Children’s Eye Health and Safety month occurs while parents are getting children ready for back to school. Many children get physicals at this time of year, and vision screening should be part of this check up. These screenings are usually checking for cataracts, checking eye movement and eye alignment, and having a child reading from a chart to check for nearsightedness and farsightedness. The American Optometric Association recommends vision screenings in children before the age of 1, and at 3 and 5 years. Unfortunately, some insurance programs don’t include vision screenings.
Children can be put at a disadvantage in school if they have a vision problem that is not diagnosed and treated. Parents and teachers should look for the signs of eye problems in children: (from Children’s Vision Information Network)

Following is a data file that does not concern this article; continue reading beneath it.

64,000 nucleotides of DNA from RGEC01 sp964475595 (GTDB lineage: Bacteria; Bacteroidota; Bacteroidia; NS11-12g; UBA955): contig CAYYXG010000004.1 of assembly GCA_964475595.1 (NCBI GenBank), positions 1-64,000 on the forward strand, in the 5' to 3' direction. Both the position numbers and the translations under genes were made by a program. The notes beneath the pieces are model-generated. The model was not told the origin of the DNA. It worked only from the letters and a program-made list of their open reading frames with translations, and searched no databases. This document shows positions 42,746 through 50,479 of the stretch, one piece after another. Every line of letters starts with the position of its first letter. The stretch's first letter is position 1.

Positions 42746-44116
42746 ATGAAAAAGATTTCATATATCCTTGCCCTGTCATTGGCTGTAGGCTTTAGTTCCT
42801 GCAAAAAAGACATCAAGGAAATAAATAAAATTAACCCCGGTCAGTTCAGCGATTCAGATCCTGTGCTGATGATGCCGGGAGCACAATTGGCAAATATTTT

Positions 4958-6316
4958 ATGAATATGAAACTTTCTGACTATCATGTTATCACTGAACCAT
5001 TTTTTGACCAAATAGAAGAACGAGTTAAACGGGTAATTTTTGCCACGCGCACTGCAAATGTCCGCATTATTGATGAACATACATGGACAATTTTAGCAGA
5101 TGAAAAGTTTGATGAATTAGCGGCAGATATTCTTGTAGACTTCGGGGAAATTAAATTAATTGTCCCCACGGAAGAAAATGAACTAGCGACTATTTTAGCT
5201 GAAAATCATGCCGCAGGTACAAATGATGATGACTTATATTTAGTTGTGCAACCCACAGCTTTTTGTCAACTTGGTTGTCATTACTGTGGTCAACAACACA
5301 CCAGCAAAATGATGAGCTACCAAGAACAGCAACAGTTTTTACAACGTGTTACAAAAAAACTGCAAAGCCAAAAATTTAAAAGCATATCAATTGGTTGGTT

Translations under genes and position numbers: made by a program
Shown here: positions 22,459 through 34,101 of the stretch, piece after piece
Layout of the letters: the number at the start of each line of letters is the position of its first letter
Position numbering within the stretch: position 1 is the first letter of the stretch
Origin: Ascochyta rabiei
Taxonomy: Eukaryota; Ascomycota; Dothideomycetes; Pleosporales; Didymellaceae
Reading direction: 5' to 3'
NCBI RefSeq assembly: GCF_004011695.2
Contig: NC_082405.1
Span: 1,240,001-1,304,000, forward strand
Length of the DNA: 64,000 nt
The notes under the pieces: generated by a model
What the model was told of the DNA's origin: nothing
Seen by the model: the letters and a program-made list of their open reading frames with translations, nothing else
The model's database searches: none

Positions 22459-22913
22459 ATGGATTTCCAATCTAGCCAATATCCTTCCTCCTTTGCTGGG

- Difficulty copying from the chalkboard
- Headaches that accompany reading and writing
- Burning, itching, watery eyes
- Holds books (or objects) close to eyes
- Tilts head to read
- Bumps into things, knocks things over
Some schools provide vision screenings each year for students, and if a problem is found parents are notified. If you do not have insurance coverage for vision screenings either with a pediatrician, optometrist or opthamologist, The Prevent Blindness America Organization has a list of specific vision programs and a list for individual states.
Do you have a child with vision problems? How was the diagnosis made?